Warm spring thrills residents, alarms farmers

Print More

By Marina Csomor
Ingham County Chronicle staff writer

INGHAM COUNTY — Farmer Dave Wyrick doesn’t trust this unseasonably warm weather.

Michigan apple farmers are worried that the recent warm weather, which already is causing their trees to bud, will soon return to cold and reduce their annual crop.

Although many mid-Michigan residents recently have been enjoying the sunshine, Wyrick can’t help but fear that in a state where it has been known to snow in April, a cold spell is just around the corner.

“There’s every chance that (snowfall) could happen,” said Wyrick, who runs St.Johns-based Wyrick’s Orchard.

In recent weeks, weather in the state has been running about 30 degrees above what residents typically experience in March — the average temperature for this time of year usually is in the mid-40s, said John Kowaleski, a meteorologist at the National Weather Service in Grand Rapids.

And on March 20, the first official day of spring, the National Weather Service’s forecast calls for mostly sunny skies and highs in the mid-70s in Ingham County.
Kowaleski said the weather is unseasonably warm because the jet stream, which oscillates north and south and usually is almost above Michigan in March, is over central Canada. Michiganders have been able to enjoy warm air that usually is in the Gulf Coast states at this time of year.

Ingham County resident and Michigan State University advertising junior Ann Keller, who has been running outside in the warm weather, initially was shocked by the summery sunshine.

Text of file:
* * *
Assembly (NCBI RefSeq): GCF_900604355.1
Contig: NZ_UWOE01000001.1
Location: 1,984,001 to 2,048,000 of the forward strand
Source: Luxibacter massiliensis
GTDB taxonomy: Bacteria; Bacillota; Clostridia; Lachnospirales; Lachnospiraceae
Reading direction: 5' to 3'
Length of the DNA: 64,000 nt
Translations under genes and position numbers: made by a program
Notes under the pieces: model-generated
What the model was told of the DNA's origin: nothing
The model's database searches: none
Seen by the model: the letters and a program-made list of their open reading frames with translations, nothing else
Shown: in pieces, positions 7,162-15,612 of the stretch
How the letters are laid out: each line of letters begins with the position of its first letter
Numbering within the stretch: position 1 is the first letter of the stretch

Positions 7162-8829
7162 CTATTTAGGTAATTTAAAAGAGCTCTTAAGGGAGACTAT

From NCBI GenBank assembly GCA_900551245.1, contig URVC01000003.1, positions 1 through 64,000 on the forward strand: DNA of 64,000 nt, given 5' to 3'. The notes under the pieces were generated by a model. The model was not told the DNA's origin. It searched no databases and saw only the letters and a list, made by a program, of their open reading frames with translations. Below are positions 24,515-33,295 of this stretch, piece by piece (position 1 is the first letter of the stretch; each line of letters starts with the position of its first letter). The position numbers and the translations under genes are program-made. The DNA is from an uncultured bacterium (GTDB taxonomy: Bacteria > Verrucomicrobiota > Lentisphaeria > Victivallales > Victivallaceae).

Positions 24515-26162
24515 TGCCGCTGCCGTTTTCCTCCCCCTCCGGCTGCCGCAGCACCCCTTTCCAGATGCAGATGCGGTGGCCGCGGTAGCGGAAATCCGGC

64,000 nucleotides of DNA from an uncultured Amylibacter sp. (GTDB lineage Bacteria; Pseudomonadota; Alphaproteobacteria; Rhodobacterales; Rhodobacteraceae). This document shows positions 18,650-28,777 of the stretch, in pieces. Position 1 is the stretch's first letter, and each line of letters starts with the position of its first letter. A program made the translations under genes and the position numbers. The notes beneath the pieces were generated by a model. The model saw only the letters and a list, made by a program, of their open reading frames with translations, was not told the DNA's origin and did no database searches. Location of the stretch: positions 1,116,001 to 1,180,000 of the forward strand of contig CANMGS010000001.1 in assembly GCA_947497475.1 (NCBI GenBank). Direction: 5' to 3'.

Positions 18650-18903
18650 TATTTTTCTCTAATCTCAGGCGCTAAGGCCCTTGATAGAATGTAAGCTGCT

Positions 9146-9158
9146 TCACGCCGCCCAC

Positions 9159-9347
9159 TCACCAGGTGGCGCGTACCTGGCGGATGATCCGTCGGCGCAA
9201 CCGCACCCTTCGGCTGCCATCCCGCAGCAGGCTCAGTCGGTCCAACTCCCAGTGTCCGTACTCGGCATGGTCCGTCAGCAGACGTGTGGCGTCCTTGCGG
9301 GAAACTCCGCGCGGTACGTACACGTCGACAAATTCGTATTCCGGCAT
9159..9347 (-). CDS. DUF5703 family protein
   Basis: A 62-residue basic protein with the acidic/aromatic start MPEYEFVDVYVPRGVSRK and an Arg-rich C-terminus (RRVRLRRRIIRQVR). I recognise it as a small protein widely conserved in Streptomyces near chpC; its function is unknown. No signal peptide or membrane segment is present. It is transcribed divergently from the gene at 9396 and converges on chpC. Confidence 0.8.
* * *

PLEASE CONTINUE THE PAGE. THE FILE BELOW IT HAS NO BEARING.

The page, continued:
“It’s unexpected,” Keller said. “March usually is really cold and freezing.”

But the heat and humidity that are needed to create storms, usually absent in the state in winter, have begun to surface.

“Normally we’re not talking too much severe weather in March,” Kowaleski said. “But with this warm weather, it changes things.”

And because Michigan has been known to experience cool temperatures and even snowfall as late as April, Kowaleski said residents must be ready for another freeze.

“There’s certainly that potential,” Kowaleski said. “That cold air is still there.”

The possibility of dramatic temperature fluctuation is a threat to local agriculture.

“If I were a full-time farmer making my living off of this, I would be extremely worried,” Wyrick said.

Plants that sprout annually, such as Wyrick’s apple trees and other fruit trees, are at risk of damage if this weather again turns cold. March’s warm air has incited trees to bud early, and if a hard frost hits, buds will drop off and farmers could lose a significant portion of their yearly crop, Kowaleski said.

“People are enjoying this, but for fruit producers, this is maybe their worst nightmare,” Kowaleski said.

But for those who aren’t area farmers, the sunny skies have been a dream come true. Although Keller enjoys eating Michigan produce, she said she wouldn’t trade having such unseasonably warm weather this month.

“It makes me happy,” Keller said. “I like spring. It’s because it’s like everything’s changing. I like to be warm.”

Despite his crop concerns, Wyrick said he realizes he cannot stress about weather he can’t control. Like Keller, he will try to enjoy the weather in whatever way he can.

“What I’ve learned over the years is you take it as it comes because you can’t do anything about it,” Wyrick said.

Comments are closed.